11 2010] DUTY OF CREDITORS IN INSOLVENCY 343 ther reducing judicial scrutiny of director action. 60 However, these measures do not simply protect directors: they also enhance shareholder value. 61 Diversified investors will not prefer overly risk averse directors, and judicial abstention from review of the majority of director decisions can help reduce directors risk aversion. 62 Director autonomy is therefore of paramount importance in creating efficient corporate governance that will ultimately benefit shareholders. 63 Presumably, if Delaware courts were to expand fiduciary duty to creditors, the BJR would still apply. 64 Even with this continued protection, however, such expansion could undermine director independence by increasing directors vulnerability to lawsuits from a variety of creditors. 65 C. Implications of Managerial Opportunism The protection afforded by the BJR creates difficulties in enforcing fiduciary duties and consequently in predicting directorial behavior. 66 As a result, Stephen Bainbridge believes that concerns over the scope of director duties in the zone of insolvency are academic. 67 However, because directors may try to faithfully fulfill their fiduciary roles, a discussion of the effects of Delaware s fiduciary duty regime on managerial behavior is not a moot exercise. Directors who attempt to fulfill their fiduciary duties must be provided with clear guidelines regarding the ambiguous zone of insolvency. Creditor pres- 60. DEL. CODE ANN. tit. 8, 102(b)(7) (2010). 61. Veasey & Guglielmo, supra note 59, at Id. at Bainbridge, supra note 27, at Trenwick Am. Litig. Trust v. Ernst & Young, L.L.P., 906 A.2d 168, 195 n.75 (Del. Ch. 2006); Angelo, Gordon & Co. v. Allied Riser Commc ns Corp., 805 A.2d 221, (Del. Ch. 2002) ( [T]he business judgment rule protects the directors of solvent, barely solvent, and insolvent corporations, and... the creditors of an insolvent firm have no greater rights to challenge a disinterested, good faith business decision than the stockholders of a solvent firm. ). 65. See, e.g., Tung, supra note 7, at Since the business judgment rule precludes judicial review of most business decisions, director behavior may depend largely on directors unique proclivities. See Bainbridge, supra note 27, at See id. at 358 (noting that changing who receives fiduciary duties in the zone of insolvency may not have an effect on director behavior if such behavior is shaped largely by self-interest).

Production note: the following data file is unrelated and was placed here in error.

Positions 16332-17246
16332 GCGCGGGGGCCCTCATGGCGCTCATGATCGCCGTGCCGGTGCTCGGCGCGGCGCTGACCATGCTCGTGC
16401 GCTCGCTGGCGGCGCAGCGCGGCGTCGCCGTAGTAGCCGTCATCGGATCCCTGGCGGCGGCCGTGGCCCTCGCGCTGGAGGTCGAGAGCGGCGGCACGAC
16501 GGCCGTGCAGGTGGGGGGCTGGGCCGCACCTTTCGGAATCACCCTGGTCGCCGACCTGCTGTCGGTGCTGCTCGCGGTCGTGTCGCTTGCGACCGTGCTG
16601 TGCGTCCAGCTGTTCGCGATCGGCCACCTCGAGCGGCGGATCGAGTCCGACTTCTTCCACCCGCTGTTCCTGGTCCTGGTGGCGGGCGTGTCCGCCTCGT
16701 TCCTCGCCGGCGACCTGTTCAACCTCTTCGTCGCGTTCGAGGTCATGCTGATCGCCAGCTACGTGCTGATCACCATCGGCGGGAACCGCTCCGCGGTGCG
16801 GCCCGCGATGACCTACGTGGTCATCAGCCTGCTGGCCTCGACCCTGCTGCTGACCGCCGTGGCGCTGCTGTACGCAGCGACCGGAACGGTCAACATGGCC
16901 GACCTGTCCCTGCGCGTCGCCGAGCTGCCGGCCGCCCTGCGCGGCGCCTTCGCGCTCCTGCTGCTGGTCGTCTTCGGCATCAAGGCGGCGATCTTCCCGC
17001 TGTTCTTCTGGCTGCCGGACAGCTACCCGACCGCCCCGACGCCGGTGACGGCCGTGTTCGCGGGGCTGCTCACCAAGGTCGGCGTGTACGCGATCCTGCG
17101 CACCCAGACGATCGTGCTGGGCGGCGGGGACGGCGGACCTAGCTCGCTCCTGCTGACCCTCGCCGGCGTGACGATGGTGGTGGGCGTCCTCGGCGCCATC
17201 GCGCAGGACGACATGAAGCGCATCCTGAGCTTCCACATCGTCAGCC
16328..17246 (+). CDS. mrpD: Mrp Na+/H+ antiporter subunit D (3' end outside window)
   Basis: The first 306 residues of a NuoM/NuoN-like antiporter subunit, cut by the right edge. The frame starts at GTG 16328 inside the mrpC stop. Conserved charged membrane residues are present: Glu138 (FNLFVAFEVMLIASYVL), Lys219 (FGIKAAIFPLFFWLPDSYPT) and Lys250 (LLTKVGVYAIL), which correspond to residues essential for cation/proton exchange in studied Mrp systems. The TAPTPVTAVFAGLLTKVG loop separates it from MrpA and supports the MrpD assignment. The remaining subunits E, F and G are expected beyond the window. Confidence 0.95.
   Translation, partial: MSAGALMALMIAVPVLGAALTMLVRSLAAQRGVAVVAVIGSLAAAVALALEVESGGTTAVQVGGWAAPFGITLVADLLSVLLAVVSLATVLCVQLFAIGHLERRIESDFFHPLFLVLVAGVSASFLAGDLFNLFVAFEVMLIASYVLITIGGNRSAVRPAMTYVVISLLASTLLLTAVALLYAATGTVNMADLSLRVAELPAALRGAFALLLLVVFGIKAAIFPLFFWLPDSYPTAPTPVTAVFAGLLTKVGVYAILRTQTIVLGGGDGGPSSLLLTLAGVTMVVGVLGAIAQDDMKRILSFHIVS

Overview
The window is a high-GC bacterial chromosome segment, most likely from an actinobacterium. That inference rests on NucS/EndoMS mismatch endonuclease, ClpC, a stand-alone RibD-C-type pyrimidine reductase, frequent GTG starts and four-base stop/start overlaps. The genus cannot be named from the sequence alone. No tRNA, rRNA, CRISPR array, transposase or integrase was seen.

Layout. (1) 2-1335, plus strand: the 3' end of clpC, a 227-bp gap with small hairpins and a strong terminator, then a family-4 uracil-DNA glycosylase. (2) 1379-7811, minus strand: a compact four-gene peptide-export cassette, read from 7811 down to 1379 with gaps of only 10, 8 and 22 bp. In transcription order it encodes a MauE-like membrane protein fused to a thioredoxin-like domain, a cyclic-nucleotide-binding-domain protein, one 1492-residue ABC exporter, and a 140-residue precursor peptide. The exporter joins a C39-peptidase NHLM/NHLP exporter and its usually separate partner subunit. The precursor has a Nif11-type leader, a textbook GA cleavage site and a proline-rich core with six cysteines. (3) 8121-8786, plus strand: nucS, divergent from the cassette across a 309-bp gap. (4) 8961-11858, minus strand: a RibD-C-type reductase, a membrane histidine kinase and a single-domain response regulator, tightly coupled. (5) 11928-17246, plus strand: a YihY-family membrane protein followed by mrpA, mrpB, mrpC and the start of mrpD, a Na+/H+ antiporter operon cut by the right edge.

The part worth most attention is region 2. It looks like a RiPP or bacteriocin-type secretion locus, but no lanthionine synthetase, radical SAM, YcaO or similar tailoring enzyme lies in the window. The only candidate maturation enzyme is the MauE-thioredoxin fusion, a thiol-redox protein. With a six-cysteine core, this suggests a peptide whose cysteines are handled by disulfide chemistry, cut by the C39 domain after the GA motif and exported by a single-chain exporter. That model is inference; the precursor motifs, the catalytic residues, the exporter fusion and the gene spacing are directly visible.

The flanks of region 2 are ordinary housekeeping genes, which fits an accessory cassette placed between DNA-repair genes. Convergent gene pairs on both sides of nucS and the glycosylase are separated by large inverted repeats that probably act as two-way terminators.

12 344 NYU JOURNAL OF LAW & BUSINESS [Vol. 7:333 sure on directors in the zone of insolvency already encourages risk averse behavior, 68 and an explicit recognition of creditor duties in this ambiguous zone may exacerbate this issue. 69 It is also important to analyze the effects of director duties during insolvency. The possible effects of creditor standing to assert direct breach of fiduciary duty claims during insolvency are described by Hu and Westbrook: A judge seeking to avoid the BJR during firm insolvency could hold that shareholder-optimal risk taking does not constitute a good faith act in the best interests of the company as required by creditor duty. 70 They also speculate that it may cause practitioners to give directors legal advice to the effect that... extremely conservative decisions are protected by [the fiduciary duty to creditors]. 71 Both directors of insolvent firms and directors of firms operating in the zone of insolvency need clear guidance to avoid overly cautious behavior. However, Bainbridge s analysis of managerial opportunism in the context of distressed firms pinpoints one way in which financial models which predict that shareholder value maximization ( SVM ) causes inefficient behavior in the zone of insolvency rely on unrealistic assumptions. Bainbridge asserts that SVM in the zone of insolvency is not the primary cause of irrational director behavior in the context of publicly held firms. 72 In such firms, it is not clear that boards and managers will systematically favor either the interests of shareholders or creditors. 73 Managerial opportunism... [is] the real risk present when a public corporation is in the vicinity of insolvency, not irrationality due to attempts to achieve SVM. 74 Bainbridge posits that the incentives created by the number of 68. For example, creditors can assert pressure by threatening to refuse requests for additional credit. Hu & Westbrook, supra note 8, at See Smith, supra note 5, at (characterizing a firm as being in the zone of insolvency if an investment is available that would result in insolvency in the event of its failure). 70. Hu & Westbrook, supra note 8, at Id. 72. See Bainbridge, supra note 27, at 359. See, e.g., Smith, supra note 5, at (alleging that shareholder value maximization causes inefficient director behavior). 73. Bainbridge, supra note 27 at (citing Lynn M. LoPucki & William C. Whitford, Corporate Governance in the Bankruptcy Reorganization of Large, Publicly Held Companies, 141 U. PA. L. REV. 669, (1993)). 74. See id., at